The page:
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Bottling the South Australian terroir

Back in the early 1990s, on a dairy farm in the McLaren Vale region of South Australia, two brothers had an idea to start a wine comapny.


Capitalising on the estate first farmed by their maternal grandfather in 1957, Kym and John Davey combined Kym’s skills as a fifth generation farmer and John’s winemaking qualifications to start Shingleback Wine.


“People around the world get to appreciate our beautiful part of the [country] through our product.” – John Davey


In 1998, the brothers bottled their first wine - a shiraz - and from there grew the business and began exporting to the US, Canada and throughout the world.


“We always try to think ahead,” says John. “We're perhaps not right at the coalface, but we’re certainly ready to take on new ways to do things and get better and better all the time.”

Shingleback Winery uses innovative techniques and machinery to stay ahead of the competition but the team also has a keen focus on sustainability. They are working with both State Government and local environmental organisations on projects that include a biodiversity revegetation project for the Shingleback wetlands, and were founding members in the development of the recycled water pipeline from Christie’s Beach, a valuable resource to help grow their fruit.


As South Australia deals with an increasingly drier climate, being as self-sustainable as possible means although the vineyard thrives in McLaren Vale’s usually good weather, it isn’t so heavily reliant on it.


“We're in a tough business,” says John. “It's about primary production but we also value add and sell those products around the world to tell the great story of the South Australian wine industry. Without the backing of organisations and customers, that wouldn't be possible.”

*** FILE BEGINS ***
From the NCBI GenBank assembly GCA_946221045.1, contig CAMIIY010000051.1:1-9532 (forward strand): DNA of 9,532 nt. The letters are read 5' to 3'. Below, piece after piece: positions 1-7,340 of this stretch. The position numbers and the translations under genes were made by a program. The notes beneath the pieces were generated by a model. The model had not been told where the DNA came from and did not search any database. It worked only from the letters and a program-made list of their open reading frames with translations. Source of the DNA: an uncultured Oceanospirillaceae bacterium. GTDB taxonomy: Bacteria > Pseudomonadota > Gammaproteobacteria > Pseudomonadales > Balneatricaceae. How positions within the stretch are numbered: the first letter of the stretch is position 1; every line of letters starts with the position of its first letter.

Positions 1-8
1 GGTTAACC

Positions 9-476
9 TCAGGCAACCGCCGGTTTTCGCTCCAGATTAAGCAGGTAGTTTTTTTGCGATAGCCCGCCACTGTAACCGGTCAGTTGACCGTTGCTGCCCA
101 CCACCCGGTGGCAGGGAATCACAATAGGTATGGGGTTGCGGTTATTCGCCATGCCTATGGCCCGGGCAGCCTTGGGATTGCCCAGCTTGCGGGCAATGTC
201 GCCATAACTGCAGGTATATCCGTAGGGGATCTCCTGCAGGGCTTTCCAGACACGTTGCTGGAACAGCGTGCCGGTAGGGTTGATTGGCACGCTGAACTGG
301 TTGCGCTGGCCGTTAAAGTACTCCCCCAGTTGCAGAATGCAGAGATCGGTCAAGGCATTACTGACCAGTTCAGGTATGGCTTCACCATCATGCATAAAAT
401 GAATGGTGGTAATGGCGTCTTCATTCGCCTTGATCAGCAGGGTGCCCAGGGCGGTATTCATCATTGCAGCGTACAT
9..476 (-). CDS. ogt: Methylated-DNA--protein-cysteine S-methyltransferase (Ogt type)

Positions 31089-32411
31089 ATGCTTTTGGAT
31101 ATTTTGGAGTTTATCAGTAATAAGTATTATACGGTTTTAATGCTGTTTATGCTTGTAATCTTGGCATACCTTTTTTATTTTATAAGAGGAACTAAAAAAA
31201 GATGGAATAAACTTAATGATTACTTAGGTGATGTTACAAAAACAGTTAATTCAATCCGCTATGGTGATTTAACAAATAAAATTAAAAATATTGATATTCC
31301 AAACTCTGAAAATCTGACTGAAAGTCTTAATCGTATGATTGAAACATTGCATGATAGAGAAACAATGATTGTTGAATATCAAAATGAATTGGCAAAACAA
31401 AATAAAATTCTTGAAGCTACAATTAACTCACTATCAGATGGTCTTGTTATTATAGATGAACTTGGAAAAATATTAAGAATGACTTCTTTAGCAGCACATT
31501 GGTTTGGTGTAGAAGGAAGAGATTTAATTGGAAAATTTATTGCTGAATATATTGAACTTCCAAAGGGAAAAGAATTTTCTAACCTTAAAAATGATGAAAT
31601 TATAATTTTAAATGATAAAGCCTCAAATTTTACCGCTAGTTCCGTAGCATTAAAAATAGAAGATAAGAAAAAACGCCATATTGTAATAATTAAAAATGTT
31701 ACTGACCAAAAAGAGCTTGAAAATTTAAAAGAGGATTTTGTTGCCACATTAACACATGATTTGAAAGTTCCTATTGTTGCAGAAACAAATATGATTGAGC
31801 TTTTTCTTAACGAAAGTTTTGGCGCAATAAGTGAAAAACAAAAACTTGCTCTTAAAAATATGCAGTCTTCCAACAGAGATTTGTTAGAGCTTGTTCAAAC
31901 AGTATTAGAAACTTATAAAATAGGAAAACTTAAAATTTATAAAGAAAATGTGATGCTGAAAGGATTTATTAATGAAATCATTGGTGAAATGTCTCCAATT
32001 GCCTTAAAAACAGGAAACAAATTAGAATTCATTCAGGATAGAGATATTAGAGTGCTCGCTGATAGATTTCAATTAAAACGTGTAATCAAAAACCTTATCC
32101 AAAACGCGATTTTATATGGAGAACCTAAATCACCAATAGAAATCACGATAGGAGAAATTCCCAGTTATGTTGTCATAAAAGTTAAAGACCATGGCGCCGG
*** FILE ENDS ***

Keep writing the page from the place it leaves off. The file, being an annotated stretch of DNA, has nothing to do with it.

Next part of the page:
John says the winemaking industry is a fun game to be in. “At the heart of our success has been the fact that we're in McLaren Vale,” he explains. “This is one of the great places in the world to be producing wine. They're expressive of the terroir, they're sunshine and fun. People around the world get to appreciate our beautiful part of [South Australia] through our product.”


Back in the 1990’s when Kym and John first decided to start planting grapes, they took their business plan to the local ANZ branch. “It was that first relationship that allowed us to commence planting our Davey Estate Vineyard. The relationship has been crucial throughout our development and through some fairly difficult financial times including the global financial crisis,” says John.


At ANZ, we know in agriculture profits can be up one year and down the next. It is important for the bank to have a longer-term view to support our customers through this journey and hopefully help the next generation coming through.


Having banked the Davey family for more than a century, we’re excited to see what the future holds for them.


Brendan Rinaldi is State General Manager for Business Banking in SA & NT for ANZ

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